I spent quite a while looking up alternative medicines (black cumin seed?) and variously researching the subject of basal cell cancers. 

I had actually planned to go to the hospital this morning and track down the doctor I saw last week so that I could ask some questions, but then it started pouring down rain and so I decided this must be a sign that I should stay home. When the sky cleared up, I decided "Well, it's too late to go now". 

And then I start stressing about the money I would need to spend (I am told that the operative treatment would be more than 10 million rupiah). 

So there are three things keeping me in my easy chair at home. 

1) I'm lazy. 
2) I'm cheap.
3) I'm scared. 

A perfect recipe for paralysis. 

I see on internet research that these cancers grow very slowly. Well … I'm 65 in January. Wouldn't it be better to enjoy my ear while I have the time, cancer or not, than cut the thing off and then die fairly soon anyway? 

And then there is my real problem to think of--namely, MS. I mean, the pains of MS bother me every day far more than my ear bothers me. I mean … why am I stressing out over an ear, for God's sake!

Well, of course it's because this is cancer. Cancer comes with a fearful and ugly reputation in general, and in my family in particular. Mother, father, and brother, all dead, and no amount of slicing or excising or chemical warfare or radiation therapy did any of them the least bit of good. I mean, how do I know that cutting into the ear won't simply spread the cancer? 


Monday, November 5, 2018

The Boy on the Ledge

I was chatting today with my landlord, who had come by to check out a leak in the roof, which had made itself rather wetly evident last night during our first heavy rain of the season, when we together noted the sound of a child crying somewhere out in front of the house. 

Going out to the porch, we noted a child standing on the second story ledge of the house across the street, crying pitiably. We asked him what was wrong, but he just kept crying. We asked him what he was doing out on the ledge, but he just kept crying. More people wandered down the street to see for themselves.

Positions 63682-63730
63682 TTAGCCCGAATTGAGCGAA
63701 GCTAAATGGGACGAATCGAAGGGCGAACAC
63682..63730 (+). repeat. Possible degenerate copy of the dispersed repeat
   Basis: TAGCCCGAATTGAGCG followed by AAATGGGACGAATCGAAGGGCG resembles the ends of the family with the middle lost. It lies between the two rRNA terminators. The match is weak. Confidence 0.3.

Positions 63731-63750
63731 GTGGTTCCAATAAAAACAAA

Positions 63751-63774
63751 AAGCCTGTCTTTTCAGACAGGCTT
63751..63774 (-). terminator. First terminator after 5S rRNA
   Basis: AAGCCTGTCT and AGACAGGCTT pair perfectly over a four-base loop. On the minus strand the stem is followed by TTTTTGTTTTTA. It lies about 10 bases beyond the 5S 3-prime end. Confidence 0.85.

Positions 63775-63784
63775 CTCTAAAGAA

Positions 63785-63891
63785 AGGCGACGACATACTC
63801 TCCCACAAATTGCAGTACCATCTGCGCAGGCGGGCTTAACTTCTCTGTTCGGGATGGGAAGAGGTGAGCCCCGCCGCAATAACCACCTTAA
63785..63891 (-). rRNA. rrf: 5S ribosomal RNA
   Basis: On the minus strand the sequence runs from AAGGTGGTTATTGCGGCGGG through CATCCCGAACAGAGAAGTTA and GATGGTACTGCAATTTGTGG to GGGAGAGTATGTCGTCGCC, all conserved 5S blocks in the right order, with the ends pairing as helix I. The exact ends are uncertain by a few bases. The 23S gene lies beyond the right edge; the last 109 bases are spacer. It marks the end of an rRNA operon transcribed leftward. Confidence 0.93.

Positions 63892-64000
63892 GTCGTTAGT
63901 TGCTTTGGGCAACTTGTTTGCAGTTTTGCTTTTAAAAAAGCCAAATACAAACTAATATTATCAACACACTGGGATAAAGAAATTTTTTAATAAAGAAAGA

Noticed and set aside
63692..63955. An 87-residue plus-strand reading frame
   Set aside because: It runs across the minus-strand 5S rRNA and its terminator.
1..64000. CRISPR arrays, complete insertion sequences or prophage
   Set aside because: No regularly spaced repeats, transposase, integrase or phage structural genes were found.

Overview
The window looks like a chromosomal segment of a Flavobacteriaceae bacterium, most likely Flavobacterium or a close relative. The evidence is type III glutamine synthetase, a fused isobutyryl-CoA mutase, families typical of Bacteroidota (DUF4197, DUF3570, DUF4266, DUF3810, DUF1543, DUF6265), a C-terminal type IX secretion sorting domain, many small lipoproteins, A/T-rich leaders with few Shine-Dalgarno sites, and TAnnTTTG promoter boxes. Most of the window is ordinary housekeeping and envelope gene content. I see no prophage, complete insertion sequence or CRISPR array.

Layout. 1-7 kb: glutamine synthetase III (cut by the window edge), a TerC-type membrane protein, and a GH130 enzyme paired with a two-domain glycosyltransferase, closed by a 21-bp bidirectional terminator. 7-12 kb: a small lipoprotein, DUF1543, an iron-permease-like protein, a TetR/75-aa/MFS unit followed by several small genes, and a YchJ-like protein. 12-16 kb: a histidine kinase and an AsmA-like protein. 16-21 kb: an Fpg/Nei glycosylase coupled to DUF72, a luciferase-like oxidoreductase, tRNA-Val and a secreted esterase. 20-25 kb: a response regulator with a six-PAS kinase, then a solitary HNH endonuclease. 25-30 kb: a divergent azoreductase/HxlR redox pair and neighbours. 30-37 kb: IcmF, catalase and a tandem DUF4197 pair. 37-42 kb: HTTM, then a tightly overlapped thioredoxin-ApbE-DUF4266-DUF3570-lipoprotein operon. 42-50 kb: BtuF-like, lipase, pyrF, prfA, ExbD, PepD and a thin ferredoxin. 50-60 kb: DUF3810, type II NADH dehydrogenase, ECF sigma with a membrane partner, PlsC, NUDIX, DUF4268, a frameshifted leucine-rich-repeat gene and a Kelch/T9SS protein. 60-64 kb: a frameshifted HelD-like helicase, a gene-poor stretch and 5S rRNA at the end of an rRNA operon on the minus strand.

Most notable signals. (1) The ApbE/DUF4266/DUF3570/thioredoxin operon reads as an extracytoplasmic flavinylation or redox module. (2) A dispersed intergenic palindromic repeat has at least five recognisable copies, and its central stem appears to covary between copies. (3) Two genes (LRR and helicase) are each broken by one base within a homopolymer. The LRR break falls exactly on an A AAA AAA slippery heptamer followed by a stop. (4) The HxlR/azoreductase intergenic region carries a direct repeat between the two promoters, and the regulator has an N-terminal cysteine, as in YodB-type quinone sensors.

"Boy, what are you doing out there? Go back in!" 

But the boy was frozen in place, crying. 

Well, as it turns out, the boy had been asleep when his family left the house. Upon waking and finding himself alone, he decided, for some reason, to escape from the window on the second story. Had he been locked in the room? Was he unable to reach the doorknob? Nobody knows. 

Anyway, when the boy could not be coaxed to return to the window and reenter the house, or do anything, really, other than cry, a trio of young workers from the house under renovation up the street showed up with a ladder, which was just tall enough to allow one of the men to stand on the upper rung and let the boy climb onto his shoulders. 

The boy stopped crying after that, and I later saw him running up and down the street with this brother and sister, who had returned home from wherever they had gone. 

All's well that ends well. 


Lab results from my (fairly) recent visit to Kasih Ibu Hospital show, as I am told today, a "tooma". I'm waiting to see the results for myself via email, as I can probably make more sense out of them than just the word "tooma". Didn't work 20 years at a medical center for nuthin. But in any case, this is kinda cramping my style. I've got better things to do, even if they're not very important things, than to have a tooma. 

Orang Tua

Headed home from a walk last night, I happened to pass the Pos Kambling. This is the office of what I guess you'd call the 'neighborhood association'. I've met these guys briefly in the past--just recently, in fact, when they came by the house selling tickets for a prize drawing (which, I suppose, is a way of gathering money for various neighborhood improvements). 

Well, as I passed the place, I heard one of the men say "There goes that bule."